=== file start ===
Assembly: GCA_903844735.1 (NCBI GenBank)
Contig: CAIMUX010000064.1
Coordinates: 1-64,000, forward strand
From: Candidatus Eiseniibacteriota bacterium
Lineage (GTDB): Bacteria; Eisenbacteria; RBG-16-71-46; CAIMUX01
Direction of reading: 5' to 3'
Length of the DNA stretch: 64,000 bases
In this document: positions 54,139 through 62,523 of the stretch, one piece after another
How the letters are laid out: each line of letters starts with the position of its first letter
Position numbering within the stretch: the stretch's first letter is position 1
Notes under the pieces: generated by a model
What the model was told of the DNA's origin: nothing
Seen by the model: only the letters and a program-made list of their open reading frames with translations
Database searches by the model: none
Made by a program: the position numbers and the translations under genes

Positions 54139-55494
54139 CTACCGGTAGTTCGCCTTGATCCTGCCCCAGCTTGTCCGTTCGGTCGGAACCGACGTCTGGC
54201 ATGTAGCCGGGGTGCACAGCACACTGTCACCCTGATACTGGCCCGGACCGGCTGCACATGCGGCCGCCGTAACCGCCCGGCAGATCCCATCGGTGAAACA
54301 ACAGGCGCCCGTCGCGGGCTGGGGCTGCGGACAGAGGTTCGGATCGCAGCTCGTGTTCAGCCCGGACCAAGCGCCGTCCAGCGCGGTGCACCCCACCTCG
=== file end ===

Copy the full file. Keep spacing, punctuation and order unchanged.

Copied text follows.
Assembly: GCA_903844735.1 (NCBI GenBank)
Contig: CAIMUX010000064.1
Coordinates: 1-64,000, forward strand
From: Candidatus Eiseniibacteriota bacterium
Lineage (GTDB): Bacteria; Eisenbacteria; RBG-16-71-46; CAIMUX01
Direction of reading: 5' to 3'
Length of the DNA stretch: 64,000 bases
In this document: positions 54,139 through 62,523 of the stretch, one piece after another
How the letters are laid out: each line of letters starts with the position of its first letter
Position numbering within the stretch: the stretch's first letter is position 1
Notes under the pieces: generated by a model
What the model was told of the DNA's origin: nothing
Seen by the model: only the letters and a program-made list of their open reading frames with translations
Database searches by the model: none
Made by a program: the position numbers and the translations under genes

Positions 54139-55494
54139 CTACCGGTAGTTCGCCTTGATCCTGCCCCAGCTTGTCCGTTCGGTCGGAACCGACGTCTGGC
54201 ATGTAGCCGGGGTGCACAGCACACTGTCACCCTGATACTGGCCCGGACCGGCTGCACATGCGGCCGCCGTAACCGCCCGGCAGATCCCATCGGTGAAACA
54301 ACAGGCGCCCGTCGCGGGCTGGGGCTGCGGACAGAGGTTCGGATCGCAGCTCGTGTTCAGCCCGGACCAAGCGCCGTCCAGCGCGGTGCACCCCACCTCG